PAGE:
Joint Modelling for Longitudinal and TimetoEvent Data. Application to Liver Transplantation Data


 Daniela Benson
 3 years ago
 Views:
Transcription
1 Master s Thesis Joint Modelling for Longitudinal and TimetoEvent Data. Application to Liver Transplantation Data Author: Laura Calaza Díaz Supervisors: Carmen Cadarso Suárez Francisco Gude Sampedro Master in Statistical Techniques University of Santiago de Compostela June 2014
2
3 Caminante no hay camino, el camino se hace al andar.  Antonio Machado
4
5 Doña Carmen Cadarso Suárez, Profesora de Estadística e Investigación Operativa de la Universidad de Santiago de Compostela, Don Francisco Gude Sampedro, Adjunto la Unidad de Epidemiología del Hospital Clínico Universitario de Santiago de Compostela, Certifican: Que el presente trabajo, titulado Joint Modelling for Longitudinal and TimetoEvent Data. Application to Liver Transplantation data, realizado bajo su dirección, y que presenta Laura Calaza Díaz como Proyecto Fin de Máster correspondiente al tercer cuatrimestre del Máster en Técnicas Estadísticas, reúne todos los requisitos exigidos por la normativa vigente. Santiago de Compostela, 30 de junio de 2014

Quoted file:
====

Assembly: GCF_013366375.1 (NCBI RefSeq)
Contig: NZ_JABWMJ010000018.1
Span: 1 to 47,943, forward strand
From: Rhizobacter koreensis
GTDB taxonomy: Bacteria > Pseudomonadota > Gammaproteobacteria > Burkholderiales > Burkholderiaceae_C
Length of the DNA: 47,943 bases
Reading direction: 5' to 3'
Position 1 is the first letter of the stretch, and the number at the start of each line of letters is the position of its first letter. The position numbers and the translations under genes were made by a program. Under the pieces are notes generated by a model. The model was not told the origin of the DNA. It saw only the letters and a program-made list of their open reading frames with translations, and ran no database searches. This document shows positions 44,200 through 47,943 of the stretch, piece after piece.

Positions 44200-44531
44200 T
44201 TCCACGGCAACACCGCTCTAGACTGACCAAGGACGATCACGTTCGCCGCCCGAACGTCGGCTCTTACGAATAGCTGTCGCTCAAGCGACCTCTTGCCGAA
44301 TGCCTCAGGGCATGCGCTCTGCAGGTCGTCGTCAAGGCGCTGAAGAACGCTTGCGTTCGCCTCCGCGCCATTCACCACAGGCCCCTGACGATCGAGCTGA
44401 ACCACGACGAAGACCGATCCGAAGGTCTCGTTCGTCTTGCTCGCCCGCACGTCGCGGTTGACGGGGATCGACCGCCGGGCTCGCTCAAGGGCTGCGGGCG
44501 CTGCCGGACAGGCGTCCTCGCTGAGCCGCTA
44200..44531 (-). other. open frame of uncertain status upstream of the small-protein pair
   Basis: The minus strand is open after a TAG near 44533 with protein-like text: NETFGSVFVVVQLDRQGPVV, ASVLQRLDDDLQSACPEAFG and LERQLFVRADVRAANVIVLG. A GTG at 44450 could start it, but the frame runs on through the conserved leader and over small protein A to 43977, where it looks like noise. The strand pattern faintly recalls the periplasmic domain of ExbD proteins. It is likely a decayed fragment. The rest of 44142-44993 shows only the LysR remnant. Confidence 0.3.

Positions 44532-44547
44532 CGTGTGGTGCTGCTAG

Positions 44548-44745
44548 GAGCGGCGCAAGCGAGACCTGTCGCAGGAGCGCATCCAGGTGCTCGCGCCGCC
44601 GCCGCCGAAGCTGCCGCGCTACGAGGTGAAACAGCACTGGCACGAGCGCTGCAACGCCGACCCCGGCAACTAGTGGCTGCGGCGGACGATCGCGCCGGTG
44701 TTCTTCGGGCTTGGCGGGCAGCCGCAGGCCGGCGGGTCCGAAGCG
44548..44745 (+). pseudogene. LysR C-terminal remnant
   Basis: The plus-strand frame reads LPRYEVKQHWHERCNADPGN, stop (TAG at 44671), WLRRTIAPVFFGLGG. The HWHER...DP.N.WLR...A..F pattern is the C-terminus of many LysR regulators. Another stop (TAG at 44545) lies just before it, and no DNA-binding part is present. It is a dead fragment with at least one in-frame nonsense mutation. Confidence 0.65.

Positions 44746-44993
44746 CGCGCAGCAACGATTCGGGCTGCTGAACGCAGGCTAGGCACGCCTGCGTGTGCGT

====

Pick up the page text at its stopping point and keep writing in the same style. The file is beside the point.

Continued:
6
7 Contents Abstract vii 1 Introduction 1 2 Background Longitudinal data analysis Fixed or random effects Linear mixedeffects models Survival Analysis Functions of interest Survival estimation Parametric Maximum Likelihood Regression Methods Joint Modelling for Longitudinal and TimetoEvent Data Submodels specification The Survival Submodel The Longitudinal Submodel Estimation Joint Likelihood Formulation Estimation of the Random Effects Model testing Joint Model Diagnostics Dynamic Predictions JM Package Design Convergence Problems of the implemented JM Algorithm Application to real data Liver Transplantation Data Imputation Descriptive Analysis Joint Modelling Approach Survival Submodel Longitudinal Submodel Results Joint Model Diagnostics Predictions iii
8 iv CONTENTS 4.4 Computational Aspects Conclusions 39 Bibliografa 41
9
10